The ‘Precautionary Principle’ provides a somewhat ill-defined guide, often of uncertain normative status, for those exercising administrative decision-making power in circumstances where that may create potential risks to human health or the environment. This paper seeks to explore to what extent the precautionary principle should have been and was in fact utilised by the Australian Therapeutic Goods Administration (TGA) in its decision to approve the marketing of sunscreens containing titanium dioxide (TiO2) and zinc oxide (ZnO) in nanoparticulate form. In particular, (...) this article assesses to what extent better application of that principle might have altered the TGA’s decision that TiO2 and ZnO ENPs in sunscreens do not require new safety testing, because they are considered to be functionally equivalent to their bulk counterparts. (shrink)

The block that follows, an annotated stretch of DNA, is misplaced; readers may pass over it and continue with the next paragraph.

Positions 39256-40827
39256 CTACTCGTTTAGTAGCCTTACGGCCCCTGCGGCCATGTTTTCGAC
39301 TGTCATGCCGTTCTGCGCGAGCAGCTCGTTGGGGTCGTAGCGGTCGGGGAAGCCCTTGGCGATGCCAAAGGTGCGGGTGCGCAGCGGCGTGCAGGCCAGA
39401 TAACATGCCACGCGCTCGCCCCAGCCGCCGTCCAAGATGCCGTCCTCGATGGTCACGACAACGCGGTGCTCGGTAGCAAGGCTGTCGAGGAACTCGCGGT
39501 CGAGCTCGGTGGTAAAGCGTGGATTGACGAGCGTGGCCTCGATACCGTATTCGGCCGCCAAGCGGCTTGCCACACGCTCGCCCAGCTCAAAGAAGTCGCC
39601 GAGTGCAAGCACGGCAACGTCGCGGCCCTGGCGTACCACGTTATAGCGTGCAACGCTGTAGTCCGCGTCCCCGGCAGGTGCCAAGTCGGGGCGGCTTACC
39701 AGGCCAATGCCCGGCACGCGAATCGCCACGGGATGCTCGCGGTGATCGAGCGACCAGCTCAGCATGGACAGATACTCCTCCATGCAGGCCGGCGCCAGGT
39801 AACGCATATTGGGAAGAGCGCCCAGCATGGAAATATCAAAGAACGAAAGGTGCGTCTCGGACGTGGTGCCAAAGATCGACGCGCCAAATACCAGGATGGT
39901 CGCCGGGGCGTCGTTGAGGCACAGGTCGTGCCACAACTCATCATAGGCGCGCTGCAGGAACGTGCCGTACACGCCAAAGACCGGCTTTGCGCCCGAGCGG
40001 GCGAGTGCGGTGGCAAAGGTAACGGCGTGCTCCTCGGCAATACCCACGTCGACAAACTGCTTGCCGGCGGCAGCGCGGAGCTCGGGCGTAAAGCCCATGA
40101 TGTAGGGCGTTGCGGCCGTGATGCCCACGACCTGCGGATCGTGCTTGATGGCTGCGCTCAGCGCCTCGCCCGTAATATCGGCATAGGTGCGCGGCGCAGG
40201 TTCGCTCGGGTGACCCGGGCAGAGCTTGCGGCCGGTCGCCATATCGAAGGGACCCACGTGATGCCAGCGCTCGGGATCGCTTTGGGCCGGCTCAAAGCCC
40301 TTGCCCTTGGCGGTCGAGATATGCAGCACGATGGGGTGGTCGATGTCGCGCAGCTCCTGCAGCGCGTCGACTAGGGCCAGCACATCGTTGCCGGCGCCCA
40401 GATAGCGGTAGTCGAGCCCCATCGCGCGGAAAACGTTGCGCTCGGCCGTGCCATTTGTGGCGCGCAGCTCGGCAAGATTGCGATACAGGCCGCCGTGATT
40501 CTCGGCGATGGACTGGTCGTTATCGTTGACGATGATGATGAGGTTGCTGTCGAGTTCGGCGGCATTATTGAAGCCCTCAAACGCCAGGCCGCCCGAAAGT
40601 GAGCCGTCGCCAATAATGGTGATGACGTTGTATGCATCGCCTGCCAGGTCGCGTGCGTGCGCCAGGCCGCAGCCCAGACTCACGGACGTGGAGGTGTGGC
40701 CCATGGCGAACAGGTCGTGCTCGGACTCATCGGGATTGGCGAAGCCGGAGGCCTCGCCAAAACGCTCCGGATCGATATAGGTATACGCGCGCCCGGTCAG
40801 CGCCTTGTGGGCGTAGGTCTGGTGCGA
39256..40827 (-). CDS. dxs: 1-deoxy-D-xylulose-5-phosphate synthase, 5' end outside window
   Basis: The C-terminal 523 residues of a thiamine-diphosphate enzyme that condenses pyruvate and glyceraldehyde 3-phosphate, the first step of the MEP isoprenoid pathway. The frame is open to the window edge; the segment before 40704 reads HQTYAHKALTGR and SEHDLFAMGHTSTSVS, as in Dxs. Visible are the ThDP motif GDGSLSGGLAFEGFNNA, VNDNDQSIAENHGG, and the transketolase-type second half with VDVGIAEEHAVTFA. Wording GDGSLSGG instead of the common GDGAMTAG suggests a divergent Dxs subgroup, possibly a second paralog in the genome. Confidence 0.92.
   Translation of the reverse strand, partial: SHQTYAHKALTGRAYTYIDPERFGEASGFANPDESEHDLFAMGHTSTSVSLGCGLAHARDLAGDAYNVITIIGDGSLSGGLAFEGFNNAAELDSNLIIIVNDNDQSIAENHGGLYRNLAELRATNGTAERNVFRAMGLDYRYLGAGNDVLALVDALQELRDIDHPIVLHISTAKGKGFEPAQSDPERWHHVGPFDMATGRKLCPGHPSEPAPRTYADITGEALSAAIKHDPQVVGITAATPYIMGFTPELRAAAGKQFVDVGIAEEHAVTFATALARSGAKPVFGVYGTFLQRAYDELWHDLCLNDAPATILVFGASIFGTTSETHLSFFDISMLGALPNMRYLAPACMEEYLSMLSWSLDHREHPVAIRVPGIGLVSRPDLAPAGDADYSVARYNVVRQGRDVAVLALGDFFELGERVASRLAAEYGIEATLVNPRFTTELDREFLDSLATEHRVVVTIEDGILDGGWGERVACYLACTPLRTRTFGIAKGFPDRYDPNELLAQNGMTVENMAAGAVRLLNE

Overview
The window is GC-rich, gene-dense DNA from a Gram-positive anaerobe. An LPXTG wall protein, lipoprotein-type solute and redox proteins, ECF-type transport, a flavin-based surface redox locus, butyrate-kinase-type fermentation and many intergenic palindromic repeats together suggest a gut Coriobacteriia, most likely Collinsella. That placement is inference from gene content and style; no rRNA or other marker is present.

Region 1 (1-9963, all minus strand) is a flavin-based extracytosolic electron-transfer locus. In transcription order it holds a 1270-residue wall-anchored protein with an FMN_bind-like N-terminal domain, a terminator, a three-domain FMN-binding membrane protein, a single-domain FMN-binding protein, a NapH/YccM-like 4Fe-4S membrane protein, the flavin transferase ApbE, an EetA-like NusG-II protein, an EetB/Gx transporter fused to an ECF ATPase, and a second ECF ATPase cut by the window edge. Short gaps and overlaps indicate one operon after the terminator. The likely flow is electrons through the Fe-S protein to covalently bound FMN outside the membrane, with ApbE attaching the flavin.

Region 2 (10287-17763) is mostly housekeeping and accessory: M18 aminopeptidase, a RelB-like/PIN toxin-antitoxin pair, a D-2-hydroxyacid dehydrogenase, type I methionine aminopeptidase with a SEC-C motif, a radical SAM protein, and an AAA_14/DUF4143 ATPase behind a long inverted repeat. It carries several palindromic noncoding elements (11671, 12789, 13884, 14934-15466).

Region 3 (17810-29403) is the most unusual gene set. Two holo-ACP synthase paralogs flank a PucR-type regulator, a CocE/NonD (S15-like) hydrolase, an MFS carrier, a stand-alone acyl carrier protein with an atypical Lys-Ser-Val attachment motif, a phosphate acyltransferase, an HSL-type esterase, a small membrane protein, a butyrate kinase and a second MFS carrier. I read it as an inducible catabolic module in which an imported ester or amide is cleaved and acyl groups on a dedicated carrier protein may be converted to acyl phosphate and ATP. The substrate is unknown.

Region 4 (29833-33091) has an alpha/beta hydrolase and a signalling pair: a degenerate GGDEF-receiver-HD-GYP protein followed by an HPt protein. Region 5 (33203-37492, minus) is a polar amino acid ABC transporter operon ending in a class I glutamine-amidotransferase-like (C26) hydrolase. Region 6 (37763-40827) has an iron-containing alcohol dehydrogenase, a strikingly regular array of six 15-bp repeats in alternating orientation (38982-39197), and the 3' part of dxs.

The paper distinguishes between two different senses of ‘genius’ found in Kant's Critique of Judgement, and criticizes an argument commonly attributed to Kant. The argument is in support of the conclusion that an agent must possess and employ genius in the ‘productive faculty’ sense in order to produce an artwork. It is shown that Kant did not in fact make this argument. He defended a different claim concerning the need to employ the concept of a productive faculty of genius in (...) order to make pure judgements of taste concerning artworks. I conclude with the suggestion that there are indications in Kant's theory of a significant departure from a tradition of thought according to which there is something essentially mysterious about the possibility of the production of fine art. (shrink)
And in Jesus Christ his only Son our Lord; who was conceived by the Holy Ghost, born of the Virgin Mary, suffered under Pontius Pilate, was crucified, dead, and buried; he descended into hell; the third day he rose again from the dead; he ascended into heaven, and sitteth on the right hand of God the Father Almighty; from thence he shall come to judge the quick and the dead.